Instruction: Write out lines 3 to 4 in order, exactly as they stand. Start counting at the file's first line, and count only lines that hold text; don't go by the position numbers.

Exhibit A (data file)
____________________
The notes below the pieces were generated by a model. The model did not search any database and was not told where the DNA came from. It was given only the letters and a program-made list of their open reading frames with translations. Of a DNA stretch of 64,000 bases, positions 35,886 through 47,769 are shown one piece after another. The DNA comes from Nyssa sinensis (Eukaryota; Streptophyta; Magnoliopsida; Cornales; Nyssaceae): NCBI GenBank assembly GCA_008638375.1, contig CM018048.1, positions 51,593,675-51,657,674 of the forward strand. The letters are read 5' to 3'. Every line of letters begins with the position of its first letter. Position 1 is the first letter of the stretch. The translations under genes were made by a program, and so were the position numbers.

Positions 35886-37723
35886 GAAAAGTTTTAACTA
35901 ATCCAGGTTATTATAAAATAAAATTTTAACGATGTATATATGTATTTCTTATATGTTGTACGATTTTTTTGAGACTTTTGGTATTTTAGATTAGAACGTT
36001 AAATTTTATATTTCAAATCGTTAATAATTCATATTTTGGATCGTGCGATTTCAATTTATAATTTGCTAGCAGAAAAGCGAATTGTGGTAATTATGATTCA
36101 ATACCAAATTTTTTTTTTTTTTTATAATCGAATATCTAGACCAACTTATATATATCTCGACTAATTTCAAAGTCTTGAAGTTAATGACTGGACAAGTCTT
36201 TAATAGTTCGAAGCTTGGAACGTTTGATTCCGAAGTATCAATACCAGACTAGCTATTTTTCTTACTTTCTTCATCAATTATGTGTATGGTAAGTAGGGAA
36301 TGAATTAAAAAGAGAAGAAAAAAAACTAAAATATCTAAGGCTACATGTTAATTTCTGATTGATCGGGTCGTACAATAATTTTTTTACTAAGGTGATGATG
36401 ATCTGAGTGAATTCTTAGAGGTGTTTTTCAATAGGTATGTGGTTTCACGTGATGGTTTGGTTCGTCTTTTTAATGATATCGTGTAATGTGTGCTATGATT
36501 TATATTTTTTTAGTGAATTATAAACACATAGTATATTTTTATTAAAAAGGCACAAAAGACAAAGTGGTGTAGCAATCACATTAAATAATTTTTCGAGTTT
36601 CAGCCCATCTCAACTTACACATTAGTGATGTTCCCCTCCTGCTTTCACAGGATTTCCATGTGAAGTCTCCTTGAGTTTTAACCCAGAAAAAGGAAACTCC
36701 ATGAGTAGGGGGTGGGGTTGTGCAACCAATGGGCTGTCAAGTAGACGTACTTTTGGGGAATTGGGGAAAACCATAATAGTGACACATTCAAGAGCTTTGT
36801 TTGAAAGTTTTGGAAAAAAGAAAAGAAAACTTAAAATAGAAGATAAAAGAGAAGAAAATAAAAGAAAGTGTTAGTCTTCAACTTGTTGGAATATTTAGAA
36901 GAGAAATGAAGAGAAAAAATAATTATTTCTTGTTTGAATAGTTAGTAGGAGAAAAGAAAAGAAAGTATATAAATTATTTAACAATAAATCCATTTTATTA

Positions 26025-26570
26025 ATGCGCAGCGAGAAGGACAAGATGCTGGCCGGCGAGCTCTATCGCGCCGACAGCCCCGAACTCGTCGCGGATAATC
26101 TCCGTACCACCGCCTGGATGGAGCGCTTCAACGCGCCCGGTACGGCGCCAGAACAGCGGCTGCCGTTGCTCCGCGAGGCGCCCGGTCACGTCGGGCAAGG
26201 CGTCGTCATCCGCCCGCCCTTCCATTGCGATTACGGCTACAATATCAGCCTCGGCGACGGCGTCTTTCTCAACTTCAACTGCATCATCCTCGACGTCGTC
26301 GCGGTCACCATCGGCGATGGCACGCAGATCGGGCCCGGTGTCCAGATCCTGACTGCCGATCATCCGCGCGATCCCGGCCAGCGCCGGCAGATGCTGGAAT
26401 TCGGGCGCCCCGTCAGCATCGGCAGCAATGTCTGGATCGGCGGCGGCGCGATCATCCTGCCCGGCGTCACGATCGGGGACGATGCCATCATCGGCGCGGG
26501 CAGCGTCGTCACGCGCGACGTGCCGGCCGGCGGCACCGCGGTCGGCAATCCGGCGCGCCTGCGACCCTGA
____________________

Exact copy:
35886 GAAAAGTTTTAACTA
35901 ATCCAGGTTATTATAAAATAAAATTTTAACGATGTATATATGTATTTCTTATATGTTGTACGATTTTTTTGAGACTTTTGGTATTTTAGATTAGAACGTT